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Overview of the Nigerian Oil and Gas Industry:

Upstream, Midstream & Downstream Activities

By Group Coordinator Corporate Planning & Strategy (CP&S)

NNPC
August 22, 2012

Overview of the Nigerian Oil & Gas Industry


Presentation Outline Overview Oil & Gas Value Chain Oil & Gas Industry & Economy Upstream Sector Commercial Arrangements E & P Trends in the Nigerian Upstream Midstream Sector Refining Trends Natural Gas/LNG Downstream Sector Retail Marketing Structure of the Industry Current Reforms Post PIB Structure Concluding Remarks
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Overview of the Nigerian Oil & Gas Industry Upstream


Activities related to winning of crude oil and gas, drilling and operation of oil and gas producing wells, construction and operation of oil and gas gathering, separation and treatment facilities and transportation of personnel and equipment to and from upstream petroleum locations

The Oil & Gas Value Chain-Upstream, Midstream, Downstream

Midstream
Construction and operation of crude oil and gas transport pipelines, oil refineries and gas processing facilities, oil and gas storage facilities and coastal or ocean going tankers, rail cars and trucks for transporting and marketing petroleum products on wholesale basis

Downstream
Construction and operation of pipelines for distributing and marketing petroleum products and gas to small customers, storage tank farm for petroleum products and city gate reception terminals for gas Distribution and the sale, marketing and retailing of petroleum and gas products

Beyond primary use of hydrocarbons, there are significant secondary derivatives that are essential for a modern economy 3

Overview of the Nigerian Oil & Gas Industry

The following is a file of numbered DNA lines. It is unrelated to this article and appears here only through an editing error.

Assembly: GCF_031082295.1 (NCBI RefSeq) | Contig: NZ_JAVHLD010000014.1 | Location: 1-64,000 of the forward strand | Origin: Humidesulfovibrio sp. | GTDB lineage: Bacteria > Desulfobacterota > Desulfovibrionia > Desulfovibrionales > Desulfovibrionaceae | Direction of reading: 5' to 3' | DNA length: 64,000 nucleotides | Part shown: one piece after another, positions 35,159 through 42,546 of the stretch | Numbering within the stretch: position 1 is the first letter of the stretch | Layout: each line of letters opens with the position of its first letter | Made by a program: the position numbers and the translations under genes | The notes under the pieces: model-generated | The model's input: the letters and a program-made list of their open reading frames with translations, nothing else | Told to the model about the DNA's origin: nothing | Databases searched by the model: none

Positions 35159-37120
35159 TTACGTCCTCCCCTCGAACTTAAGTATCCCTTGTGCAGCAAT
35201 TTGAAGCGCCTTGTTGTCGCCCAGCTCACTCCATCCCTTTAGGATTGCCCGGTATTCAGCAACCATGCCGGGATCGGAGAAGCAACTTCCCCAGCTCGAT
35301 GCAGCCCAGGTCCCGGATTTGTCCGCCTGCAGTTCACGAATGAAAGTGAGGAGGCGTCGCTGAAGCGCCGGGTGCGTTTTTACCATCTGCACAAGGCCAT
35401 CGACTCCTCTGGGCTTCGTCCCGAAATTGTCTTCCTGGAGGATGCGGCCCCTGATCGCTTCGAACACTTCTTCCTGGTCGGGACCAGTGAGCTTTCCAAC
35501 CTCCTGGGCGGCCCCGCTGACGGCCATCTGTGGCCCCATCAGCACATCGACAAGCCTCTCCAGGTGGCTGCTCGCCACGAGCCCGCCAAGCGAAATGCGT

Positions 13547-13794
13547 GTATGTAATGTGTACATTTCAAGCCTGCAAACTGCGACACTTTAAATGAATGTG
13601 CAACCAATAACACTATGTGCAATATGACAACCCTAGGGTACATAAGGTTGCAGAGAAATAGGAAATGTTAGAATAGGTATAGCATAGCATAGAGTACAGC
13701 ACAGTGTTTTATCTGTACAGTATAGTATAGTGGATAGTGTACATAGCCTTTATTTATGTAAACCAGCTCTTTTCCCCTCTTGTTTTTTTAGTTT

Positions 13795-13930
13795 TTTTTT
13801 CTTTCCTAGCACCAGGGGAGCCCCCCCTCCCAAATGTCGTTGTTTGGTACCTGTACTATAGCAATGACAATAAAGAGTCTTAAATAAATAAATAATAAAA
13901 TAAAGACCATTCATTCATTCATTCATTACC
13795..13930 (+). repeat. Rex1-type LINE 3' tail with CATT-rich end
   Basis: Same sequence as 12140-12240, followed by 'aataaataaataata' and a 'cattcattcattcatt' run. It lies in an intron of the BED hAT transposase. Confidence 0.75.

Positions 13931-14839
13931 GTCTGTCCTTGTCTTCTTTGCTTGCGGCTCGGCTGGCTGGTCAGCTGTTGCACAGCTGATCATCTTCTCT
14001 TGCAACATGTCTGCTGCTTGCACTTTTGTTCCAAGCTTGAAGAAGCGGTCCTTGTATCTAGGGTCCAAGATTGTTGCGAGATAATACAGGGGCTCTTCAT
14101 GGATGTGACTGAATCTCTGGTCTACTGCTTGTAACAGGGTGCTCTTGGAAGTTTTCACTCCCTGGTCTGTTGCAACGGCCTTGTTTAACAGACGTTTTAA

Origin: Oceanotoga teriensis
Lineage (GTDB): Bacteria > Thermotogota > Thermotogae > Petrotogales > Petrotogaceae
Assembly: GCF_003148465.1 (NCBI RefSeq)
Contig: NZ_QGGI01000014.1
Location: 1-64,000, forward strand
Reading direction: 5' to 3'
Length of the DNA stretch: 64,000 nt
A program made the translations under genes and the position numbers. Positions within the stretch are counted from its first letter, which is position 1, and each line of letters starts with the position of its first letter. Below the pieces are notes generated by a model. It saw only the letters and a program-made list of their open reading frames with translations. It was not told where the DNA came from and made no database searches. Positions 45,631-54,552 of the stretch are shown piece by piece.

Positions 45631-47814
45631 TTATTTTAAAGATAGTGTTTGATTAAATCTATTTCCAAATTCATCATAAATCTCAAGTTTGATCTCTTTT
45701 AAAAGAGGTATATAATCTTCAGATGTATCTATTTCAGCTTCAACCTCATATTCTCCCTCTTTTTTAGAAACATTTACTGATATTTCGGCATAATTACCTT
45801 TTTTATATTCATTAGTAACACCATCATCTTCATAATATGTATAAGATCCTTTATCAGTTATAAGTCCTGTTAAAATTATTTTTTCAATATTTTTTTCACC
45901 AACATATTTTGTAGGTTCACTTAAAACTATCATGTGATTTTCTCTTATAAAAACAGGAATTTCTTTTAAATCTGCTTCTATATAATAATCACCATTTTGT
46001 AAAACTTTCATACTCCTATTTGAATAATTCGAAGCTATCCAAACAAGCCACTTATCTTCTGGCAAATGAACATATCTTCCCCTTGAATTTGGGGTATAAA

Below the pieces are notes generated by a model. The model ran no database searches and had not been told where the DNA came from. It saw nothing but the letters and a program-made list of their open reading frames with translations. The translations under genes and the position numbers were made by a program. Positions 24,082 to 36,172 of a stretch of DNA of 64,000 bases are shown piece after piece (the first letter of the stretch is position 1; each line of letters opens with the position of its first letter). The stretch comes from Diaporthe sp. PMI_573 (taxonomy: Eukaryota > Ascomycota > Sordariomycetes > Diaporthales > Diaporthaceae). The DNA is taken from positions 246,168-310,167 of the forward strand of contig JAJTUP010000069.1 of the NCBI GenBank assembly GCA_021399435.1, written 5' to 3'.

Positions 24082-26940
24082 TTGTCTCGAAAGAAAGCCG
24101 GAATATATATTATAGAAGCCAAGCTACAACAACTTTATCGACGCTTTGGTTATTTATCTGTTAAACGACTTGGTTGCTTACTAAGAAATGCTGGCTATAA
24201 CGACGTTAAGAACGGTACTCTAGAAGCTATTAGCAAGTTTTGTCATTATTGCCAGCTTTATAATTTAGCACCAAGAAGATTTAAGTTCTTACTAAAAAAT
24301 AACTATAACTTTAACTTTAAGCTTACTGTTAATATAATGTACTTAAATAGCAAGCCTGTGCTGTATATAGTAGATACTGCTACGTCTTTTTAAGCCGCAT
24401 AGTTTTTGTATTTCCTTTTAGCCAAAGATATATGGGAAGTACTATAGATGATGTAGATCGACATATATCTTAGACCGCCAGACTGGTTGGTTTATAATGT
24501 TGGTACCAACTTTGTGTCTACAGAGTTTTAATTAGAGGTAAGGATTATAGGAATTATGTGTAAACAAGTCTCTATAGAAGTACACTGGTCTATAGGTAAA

Oil & Gas Industry and the Nigerian Economy
Proven Oil Reserves estimated at 37.2bn barrels as at Jan 2012 Proven Gas Reserves estimated at 185tcf as at Jan 2012

Major source of Foreign Direct Investment

Main Stay of the Nigerian Economy


Focus of Exploration has shifted to Frontier Offshore acreages

About 90% of Foreign Exchange Earnings

Major Export of Nigerian Economy

About 80% of Government Revenue

Overview of the Nigerian Oil & Gas Industry


Linkages of the Oil & Gas Industry to Economy
The economic development of any Nation is influenced by the Real Sectors of the Economy
E & P Activities Oil & Gas Supply Financial Services Communication
Power -IPPs Manufacturing Fuel to Rigs Communication

Petroleum Products Petrochemicals Chemicals Fertilizer

Retail Outlets Transport Haulage Manufacturing

Construction Communication, Tourism, Financial Services, Agriculture

Distribution Trading Pipelines, Storage Depots

Upstream Sector

Overview of the Nigerian Oil & Gas Industry


Upstream Sector

Stages of Exploration & Production (E&P)

Production Exploratory & Development Drilling Pre-Drilling Exploration

Abandonment & Restoration

License Acquisition

The upstream oil sector refers to the searching for and the recovery and production of crude oil and natural gas. The various stages are as indicated in the flow chart above

Overview of the Nigerian Oil & Gas Industry

Upstream Sector Balancing Host Government and Investor Company Objectives

Maximum Economic Development of Hydrocarbon Resources


Realization of Countrys Economic Potential Development of National Expertise Broad Control of Overall Activity Balanced Risk / Reward Relationship Stable Political and Fiscal Environment Management of Operations on Sound Commercial Basis

Government

Investor Company

Fiscal Terms

Fiscal terms act as the contractual balance between the financial Objectives of Government and the investor Company